Said another way: help people find their frustration, direct it, and understand how they can use their power, not just their consumerist behaviour. (Daniel recommends this handout.)
Prepare for repression
Organisers had lawyers and legal support ready. Tine affirms, “I knew there was a big network of organisations behind me and I would never have to go through legal problems alone. That is a big thing.”
This isn’t to say all eventualities were figured out. For example, for most of the participants it wasn’t clear exactly how money would be raised if legal fees became very expensive. But there was a collective agreement that nobody would face the risks alone—and the German organisers had researched likely implications of jail time, lawsuits, charges, and litigation. But there was trust the organisations would be behind the people who took risks. A necessary ingredient.
During the Action
More relationship-building, more training
A week before the action an extensive camp was organised. At the camp there were action trainings, spokescouncils, and time to eat, talk, and celebrate. The camp was organised horizontally – people stepping up in leadership roles and with skills where they could. The organising structure was built upon a consensus organising model that had been developing via smaller working groups in the lead up to the camp – working groups were open to all. The collective spirit and force of the camp was a sum of its parts. Tine and some of the divestment organisers hosted « Fossil Free » check-ins where new people connected on common issues and challenges.
Olivia noted how important quality facilitation was in setting the space. “When we first came it was really unclear how many people were going to show their ID [if they were detained by police]. It was about half to half. The Climate Camp organisers facilitated in a way in which the group influenced each other’s decisions rather than being directed from above. They kept asking: How many feel this now—and kept us talking. It could have gone either way.” In the end, over 90% of the group decided to not show ID, without demonising those who did. More than just that decision, the good process was reassuring and created a greater sense of safety.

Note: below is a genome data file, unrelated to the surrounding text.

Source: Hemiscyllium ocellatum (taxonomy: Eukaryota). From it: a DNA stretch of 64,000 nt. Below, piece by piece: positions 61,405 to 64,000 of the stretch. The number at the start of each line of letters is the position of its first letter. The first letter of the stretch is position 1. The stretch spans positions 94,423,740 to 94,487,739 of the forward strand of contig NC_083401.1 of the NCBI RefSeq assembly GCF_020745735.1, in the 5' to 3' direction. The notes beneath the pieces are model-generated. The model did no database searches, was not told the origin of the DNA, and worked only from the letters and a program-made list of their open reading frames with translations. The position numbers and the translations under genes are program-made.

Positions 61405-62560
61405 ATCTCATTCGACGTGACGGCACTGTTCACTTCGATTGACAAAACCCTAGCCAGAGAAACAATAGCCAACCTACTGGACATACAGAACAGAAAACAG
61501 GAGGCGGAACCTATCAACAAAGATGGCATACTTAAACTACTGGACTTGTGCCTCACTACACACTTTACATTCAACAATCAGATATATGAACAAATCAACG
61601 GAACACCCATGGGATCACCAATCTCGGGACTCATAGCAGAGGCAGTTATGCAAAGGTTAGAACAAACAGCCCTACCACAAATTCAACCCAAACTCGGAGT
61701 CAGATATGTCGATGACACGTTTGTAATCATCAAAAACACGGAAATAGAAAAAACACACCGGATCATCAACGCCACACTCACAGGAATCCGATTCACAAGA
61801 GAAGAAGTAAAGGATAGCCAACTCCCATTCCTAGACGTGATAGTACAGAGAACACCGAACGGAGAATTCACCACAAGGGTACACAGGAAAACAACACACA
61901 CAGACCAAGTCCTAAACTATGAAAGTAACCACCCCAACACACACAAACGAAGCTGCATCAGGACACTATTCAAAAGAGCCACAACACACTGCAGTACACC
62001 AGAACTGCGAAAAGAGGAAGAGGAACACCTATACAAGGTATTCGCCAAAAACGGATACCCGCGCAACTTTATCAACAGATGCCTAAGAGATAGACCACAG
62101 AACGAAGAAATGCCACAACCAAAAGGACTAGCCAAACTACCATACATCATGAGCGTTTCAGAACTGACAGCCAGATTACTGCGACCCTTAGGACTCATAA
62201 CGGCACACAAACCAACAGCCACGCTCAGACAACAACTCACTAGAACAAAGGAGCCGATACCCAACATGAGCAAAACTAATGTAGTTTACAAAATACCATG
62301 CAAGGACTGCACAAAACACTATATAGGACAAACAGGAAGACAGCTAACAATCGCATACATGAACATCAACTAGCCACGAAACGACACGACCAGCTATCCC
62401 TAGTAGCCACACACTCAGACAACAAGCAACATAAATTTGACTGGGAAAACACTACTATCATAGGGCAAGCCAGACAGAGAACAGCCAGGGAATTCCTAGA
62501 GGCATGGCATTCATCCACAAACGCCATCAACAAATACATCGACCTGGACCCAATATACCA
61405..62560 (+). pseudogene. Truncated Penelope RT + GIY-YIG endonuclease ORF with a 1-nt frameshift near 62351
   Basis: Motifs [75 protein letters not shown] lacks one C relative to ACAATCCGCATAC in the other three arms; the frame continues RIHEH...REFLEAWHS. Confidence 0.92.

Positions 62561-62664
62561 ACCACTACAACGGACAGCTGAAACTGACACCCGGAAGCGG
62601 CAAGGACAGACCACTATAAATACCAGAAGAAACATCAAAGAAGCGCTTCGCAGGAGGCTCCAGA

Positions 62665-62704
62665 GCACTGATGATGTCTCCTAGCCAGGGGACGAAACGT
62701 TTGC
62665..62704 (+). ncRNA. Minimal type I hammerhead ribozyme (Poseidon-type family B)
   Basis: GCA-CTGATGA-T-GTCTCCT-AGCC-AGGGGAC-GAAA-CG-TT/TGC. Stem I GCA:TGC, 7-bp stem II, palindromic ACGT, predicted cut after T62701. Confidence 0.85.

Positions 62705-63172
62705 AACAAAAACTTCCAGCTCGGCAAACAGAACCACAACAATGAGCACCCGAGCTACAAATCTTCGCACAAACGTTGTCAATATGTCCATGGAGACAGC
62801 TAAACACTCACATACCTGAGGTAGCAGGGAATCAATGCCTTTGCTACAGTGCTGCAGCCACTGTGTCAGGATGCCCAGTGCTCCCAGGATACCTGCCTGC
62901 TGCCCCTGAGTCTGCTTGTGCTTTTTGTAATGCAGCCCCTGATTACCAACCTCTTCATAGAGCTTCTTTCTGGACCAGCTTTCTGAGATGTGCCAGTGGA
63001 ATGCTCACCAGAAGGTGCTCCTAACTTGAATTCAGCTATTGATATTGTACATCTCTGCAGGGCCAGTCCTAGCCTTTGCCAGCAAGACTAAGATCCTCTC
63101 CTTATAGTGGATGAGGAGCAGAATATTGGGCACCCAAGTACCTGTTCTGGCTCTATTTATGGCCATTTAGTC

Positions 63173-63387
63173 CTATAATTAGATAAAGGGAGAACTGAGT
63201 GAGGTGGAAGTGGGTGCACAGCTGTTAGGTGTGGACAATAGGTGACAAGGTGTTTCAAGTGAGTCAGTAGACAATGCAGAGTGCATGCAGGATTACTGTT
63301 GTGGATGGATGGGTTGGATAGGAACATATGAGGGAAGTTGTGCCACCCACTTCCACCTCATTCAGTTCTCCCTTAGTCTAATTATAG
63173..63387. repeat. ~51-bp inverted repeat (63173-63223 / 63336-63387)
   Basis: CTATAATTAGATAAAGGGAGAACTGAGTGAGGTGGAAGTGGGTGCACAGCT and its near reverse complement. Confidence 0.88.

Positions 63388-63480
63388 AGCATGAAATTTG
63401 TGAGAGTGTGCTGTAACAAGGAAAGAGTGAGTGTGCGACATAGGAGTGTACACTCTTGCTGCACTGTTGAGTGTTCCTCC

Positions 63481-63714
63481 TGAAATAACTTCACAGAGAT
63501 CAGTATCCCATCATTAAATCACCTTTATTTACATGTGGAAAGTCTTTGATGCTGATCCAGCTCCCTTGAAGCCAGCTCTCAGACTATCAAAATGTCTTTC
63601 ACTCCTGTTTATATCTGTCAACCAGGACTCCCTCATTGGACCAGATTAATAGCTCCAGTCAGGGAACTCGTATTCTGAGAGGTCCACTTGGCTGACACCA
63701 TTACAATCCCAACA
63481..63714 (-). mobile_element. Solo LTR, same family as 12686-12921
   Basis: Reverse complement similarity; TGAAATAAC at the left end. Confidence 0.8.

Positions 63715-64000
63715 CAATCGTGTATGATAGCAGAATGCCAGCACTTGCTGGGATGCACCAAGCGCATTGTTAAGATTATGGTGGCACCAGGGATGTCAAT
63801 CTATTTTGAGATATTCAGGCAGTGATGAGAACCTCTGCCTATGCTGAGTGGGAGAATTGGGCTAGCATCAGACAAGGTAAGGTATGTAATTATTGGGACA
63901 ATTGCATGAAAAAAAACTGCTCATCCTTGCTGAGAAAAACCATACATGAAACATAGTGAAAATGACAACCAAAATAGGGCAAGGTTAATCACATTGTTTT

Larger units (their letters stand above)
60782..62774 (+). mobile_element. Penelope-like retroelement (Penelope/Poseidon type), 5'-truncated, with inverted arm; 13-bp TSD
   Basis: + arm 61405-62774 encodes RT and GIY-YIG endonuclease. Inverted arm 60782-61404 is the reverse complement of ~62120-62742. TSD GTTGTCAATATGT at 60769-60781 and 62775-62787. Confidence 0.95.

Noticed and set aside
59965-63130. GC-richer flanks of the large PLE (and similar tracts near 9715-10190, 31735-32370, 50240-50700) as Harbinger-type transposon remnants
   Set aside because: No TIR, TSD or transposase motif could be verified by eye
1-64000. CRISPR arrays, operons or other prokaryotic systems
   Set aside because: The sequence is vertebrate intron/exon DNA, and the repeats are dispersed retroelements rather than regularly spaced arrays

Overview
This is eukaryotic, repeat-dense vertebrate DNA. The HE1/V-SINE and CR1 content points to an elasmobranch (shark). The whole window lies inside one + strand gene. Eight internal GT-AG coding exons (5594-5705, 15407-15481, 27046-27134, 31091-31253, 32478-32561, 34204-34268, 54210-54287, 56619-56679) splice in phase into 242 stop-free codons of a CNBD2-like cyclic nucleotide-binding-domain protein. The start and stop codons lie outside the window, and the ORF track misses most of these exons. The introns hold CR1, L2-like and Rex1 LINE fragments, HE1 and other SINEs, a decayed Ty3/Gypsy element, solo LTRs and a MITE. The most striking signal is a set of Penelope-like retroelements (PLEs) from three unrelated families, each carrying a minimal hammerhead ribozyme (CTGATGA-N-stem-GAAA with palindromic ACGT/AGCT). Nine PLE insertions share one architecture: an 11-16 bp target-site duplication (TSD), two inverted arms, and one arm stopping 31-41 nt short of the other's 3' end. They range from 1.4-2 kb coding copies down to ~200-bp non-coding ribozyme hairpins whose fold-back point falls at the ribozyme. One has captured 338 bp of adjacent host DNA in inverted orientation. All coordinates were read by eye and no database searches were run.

Offer plans for dealing with repression (even worst case scenarios)
The camp offered a legal briefing. Olivia explained, “I was worried participants would change their mind about taking part because the information on the ground was much more detailed and had more information than was given to us previously and explained how we could be punished. But that did not unconvince people. People were still determined.”
That determination is partially because people had come from so far away. But it’s also the case that explaining the “worst case scenarios” can relax people! People who haven’t previously done civil disobedience have many creeping worries and imagined fears. If they hear those articulated by someone who has thought through those options, it often relaxes people who think: see, they have already thought of everything. Ironically then, even giving the worst case scenarios (and how you have already created plans to handle it) can create more safety!
No pressure for doing high-risk action
It is natural that people are uncertain if they will do a high-risk action—and at the camp there was no sense of “you have to do it.” Instead, the attitude was “Go as far as you want to go—there are many ways to support the climate movement.” This was accentuated because the camp felt like it was everyone’s and anyone could shape it if they wanted it to be different. It didn’t feel like it was run and owned by any one particular organisation (e.g. it wasn’t filled with logos). Instead it was a grassroots event where people felt solidarity and autonomy to decide for themselves what they wanted to do for themselves, the movement, and the other people who were there.